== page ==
The Kremlin spent years building the legal foundation and technological abilities to control the internet more closely. Yet even as Russia blocked certain websites and interrupted access to Twitter last year, few thought it would outright block major social media platforms and independent news websites. While television has always been heavily censored, the internet had been less restricted.

The crackdown in March interrupted communications and commerce for many otherwise apolitical Russians, said Natalia Krapiva, tech-legal counsel at Access Now, a group focused on online speech-related issues. VPN use was already high among tech-savvy Russians, she said, but the blocks and news of harsh punishment for online protest led even more casual internet users to seek ways around the restrictions.

Demand for VPNs surged in Russia, with downloads in March jumping 2,692 percent from February, said Simon Migliano, head of research for the review site Top10VPN.com. Proton was a popular choice, he said, hovering among the 10 most popular products despite being slower than some other choices.

Since then, VPNs have become a way of life for many. Roskomsvoboda, a Russian civil society group focused on internet freedom, estimates that a quarter of the Russian population is using one.

“To simply read independent news or to post a picture, you had to open your VPN,” said Viktoriia Safonova, 25, who now delivers food by bike in Sweden after she fled Russia in July. Both she and her husband were racked by anxiety after the invasion. Finding independent news and information was difficult. Workarounds often weren’t reliable.

“If the one you’re using gets blocked, you have to find another VPN,” Ms. Safonova said.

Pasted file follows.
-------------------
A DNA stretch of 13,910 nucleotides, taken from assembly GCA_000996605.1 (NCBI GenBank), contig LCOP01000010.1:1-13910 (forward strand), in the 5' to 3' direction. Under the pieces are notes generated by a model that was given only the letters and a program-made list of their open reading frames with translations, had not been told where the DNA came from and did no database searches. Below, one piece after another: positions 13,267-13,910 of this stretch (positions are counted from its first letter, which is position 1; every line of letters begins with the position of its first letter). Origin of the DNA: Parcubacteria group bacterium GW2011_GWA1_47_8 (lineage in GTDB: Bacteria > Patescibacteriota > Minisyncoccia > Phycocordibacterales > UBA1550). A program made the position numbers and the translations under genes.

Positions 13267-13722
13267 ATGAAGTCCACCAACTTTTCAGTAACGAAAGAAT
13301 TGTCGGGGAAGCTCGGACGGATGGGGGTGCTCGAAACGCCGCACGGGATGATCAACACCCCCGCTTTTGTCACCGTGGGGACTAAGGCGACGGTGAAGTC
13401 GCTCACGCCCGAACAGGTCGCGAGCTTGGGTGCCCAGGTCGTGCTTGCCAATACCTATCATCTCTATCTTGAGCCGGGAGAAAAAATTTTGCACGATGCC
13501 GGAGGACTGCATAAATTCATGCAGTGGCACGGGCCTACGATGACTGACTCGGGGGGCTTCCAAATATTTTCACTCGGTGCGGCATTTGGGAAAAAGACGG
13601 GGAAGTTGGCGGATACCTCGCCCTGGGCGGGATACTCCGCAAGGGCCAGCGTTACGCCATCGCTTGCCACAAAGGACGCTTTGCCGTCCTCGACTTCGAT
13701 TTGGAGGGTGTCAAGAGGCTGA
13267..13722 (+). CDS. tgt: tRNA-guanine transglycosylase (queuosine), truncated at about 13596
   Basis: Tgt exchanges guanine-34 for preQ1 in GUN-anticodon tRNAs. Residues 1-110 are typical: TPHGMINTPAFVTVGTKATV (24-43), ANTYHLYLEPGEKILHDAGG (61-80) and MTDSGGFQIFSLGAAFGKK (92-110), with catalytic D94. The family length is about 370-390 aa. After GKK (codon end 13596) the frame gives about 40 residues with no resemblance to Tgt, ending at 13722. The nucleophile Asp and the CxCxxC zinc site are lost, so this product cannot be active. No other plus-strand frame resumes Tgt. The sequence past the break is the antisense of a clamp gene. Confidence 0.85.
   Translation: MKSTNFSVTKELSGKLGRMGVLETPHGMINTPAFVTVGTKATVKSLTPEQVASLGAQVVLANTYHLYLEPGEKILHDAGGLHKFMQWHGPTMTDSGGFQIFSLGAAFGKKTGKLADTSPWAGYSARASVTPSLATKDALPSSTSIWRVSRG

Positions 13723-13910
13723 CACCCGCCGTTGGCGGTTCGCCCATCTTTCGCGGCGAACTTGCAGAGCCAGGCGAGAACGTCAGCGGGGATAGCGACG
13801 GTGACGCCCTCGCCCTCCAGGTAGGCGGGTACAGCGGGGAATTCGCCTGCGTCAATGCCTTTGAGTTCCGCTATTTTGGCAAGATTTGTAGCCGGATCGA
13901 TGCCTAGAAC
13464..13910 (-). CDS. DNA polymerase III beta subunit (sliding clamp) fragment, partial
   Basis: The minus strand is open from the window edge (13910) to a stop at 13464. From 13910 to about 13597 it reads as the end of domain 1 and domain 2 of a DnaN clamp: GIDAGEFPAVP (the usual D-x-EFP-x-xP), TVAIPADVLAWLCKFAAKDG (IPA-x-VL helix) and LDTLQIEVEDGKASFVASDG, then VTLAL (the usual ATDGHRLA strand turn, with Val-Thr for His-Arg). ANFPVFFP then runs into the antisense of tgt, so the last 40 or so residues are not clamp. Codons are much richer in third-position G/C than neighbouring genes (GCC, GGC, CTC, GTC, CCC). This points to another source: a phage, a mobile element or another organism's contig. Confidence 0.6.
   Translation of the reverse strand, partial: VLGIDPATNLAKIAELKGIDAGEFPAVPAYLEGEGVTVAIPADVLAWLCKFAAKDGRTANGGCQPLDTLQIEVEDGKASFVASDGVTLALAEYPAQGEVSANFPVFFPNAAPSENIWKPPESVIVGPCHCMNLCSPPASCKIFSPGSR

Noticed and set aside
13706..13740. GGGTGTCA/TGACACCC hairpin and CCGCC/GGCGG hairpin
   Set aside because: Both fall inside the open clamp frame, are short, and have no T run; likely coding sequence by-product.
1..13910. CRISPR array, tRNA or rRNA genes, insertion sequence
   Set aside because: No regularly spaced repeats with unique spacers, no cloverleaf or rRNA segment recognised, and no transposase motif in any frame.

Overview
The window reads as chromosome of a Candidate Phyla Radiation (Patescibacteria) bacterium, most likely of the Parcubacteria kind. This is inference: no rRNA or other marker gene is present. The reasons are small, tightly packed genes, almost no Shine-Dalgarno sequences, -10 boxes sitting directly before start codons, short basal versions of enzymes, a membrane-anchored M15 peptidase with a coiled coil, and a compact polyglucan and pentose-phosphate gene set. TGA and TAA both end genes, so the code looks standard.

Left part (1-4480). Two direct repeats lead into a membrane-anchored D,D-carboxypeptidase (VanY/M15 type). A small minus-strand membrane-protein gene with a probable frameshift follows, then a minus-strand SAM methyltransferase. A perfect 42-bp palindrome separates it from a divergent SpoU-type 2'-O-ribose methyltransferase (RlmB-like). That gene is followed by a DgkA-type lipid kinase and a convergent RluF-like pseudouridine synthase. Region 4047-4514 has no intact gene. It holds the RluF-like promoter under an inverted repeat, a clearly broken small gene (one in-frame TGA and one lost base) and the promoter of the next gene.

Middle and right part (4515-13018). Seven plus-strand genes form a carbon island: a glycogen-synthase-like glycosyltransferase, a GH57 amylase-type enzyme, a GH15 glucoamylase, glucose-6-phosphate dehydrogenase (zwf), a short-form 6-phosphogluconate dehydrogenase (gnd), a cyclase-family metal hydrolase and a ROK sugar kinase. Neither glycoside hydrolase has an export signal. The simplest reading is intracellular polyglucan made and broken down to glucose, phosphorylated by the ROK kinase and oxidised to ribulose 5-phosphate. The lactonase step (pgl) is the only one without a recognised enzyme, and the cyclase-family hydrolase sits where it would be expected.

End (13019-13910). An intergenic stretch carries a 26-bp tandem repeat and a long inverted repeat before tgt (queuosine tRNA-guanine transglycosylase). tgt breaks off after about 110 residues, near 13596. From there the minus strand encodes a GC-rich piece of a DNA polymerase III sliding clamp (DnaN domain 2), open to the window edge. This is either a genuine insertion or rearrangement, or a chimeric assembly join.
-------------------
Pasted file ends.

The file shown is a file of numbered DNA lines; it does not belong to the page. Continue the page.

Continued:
She recalled the paranoia that set in as new internet restrictions and surveillance took effect. She and her husband, Artem Nesterenko, worried about whether they could criticize the war online, even on international social networks. He recalled how the police had come to check on their building after he scrawled “No to war” in the elevator. He feared being arrested for things he posted online.

As people turned to VPN services to avoid the blocks, Proton struggled to keep up. Over a weekend in March, engineers scrambled to buy and configure more than 20 new servers to avert a crash of its entire network.

At the same time in Moscow, censors were at work trying to patch holes in the government’s internet controls.

The first block that took down Proton, at the end of March, was a technically basic interruption that company engineers quickly overcame, but they figured more powerful attempts loomed.

The battle took on a “Spy vs. Spy” dynamic in Proton’s headquarters. Mr. Yen said a network of people within the government, telecommunications firms and civil society groups had helped Proton operate in Russia, providing access to local networks and sharing intelligence about how the censorship system worked. But those contacts began to go dark as the Kremlin’s crackdown on dissent intensified.